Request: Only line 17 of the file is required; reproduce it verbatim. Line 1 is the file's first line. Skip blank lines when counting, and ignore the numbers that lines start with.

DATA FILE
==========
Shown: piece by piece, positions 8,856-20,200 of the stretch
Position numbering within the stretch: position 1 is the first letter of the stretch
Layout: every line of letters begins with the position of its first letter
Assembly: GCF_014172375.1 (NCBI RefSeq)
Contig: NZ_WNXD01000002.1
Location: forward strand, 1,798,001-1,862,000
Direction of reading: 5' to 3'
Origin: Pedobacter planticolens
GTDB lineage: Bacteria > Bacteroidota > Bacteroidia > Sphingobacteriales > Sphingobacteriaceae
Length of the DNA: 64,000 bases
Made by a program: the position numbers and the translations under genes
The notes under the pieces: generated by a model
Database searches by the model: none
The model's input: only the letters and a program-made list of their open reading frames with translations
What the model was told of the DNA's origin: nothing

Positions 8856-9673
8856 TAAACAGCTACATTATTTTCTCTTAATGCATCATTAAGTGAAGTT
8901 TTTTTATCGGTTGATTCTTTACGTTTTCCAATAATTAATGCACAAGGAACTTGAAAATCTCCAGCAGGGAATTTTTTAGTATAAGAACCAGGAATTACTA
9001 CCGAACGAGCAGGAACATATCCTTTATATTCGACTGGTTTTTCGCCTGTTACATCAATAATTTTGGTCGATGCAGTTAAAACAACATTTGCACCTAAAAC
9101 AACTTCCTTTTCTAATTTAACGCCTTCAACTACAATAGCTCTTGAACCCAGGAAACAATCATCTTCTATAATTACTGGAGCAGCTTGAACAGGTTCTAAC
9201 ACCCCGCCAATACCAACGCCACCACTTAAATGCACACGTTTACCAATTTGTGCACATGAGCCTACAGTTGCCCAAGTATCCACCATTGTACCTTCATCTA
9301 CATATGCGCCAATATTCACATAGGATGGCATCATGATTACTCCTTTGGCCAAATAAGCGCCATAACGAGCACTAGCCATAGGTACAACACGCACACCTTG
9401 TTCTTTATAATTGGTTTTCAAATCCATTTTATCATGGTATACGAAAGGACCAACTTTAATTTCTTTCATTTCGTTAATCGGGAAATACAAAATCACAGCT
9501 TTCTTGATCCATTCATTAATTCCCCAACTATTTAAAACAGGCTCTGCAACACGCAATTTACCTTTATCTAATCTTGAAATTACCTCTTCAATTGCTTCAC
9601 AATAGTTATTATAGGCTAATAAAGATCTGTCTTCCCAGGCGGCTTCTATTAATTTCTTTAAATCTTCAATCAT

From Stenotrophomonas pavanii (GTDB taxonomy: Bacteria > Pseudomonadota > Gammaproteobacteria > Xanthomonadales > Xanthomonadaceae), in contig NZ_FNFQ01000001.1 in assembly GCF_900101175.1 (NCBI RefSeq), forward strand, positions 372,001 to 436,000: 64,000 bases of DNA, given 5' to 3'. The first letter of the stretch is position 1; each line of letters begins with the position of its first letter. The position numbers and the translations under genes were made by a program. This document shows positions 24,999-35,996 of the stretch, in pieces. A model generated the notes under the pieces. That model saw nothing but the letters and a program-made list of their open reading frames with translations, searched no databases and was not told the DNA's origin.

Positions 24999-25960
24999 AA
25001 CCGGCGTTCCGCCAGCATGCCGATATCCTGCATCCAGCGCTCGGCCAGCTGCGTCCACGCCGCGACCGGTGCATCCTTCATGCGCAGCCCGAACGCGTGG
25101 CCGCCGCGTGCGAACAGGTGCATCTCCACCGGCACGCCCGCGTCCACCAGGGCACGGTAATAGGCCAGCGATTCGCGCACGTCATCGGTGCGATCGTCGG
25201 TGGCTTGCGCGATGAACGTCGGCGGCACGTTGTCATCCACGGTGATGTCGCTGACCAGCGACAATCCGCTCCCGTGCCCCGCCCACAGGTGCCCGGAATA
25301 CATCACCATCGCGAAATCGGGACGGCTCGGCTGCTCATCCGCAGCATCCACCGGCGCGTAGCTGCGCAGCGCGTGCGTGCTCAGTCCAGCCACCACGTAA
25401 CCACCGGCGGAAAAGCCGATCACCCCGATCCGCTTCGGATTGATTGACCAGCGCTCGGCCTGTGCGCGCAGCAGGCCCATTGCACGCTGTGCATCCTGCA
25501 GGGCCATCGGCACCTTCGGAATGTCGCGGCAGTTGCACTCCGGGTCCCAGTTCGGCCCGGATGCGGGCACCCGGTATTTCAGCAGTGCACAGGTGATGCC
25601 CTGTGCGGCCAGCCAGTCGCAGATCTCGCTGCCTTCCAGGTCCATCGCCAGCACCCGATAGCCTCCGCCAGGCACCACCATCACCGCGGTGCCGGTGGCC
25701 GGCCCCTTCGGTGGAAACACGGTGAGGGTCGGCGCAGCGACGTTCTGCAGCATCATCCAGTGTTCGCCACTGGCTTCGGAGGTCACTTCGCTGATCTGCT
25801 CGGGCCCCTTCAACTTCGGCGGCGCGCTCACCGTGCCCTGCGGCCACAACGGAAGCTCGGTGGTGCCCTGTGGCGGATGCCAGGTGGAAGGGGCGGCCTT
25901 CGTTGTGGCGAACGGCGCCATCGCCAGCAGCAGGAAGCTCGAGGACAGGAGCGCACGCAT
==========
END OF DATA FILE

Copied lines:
8856 TAAACAGCTACATTATTTTCTCTTAATGCATCATTAAGTGAAGTT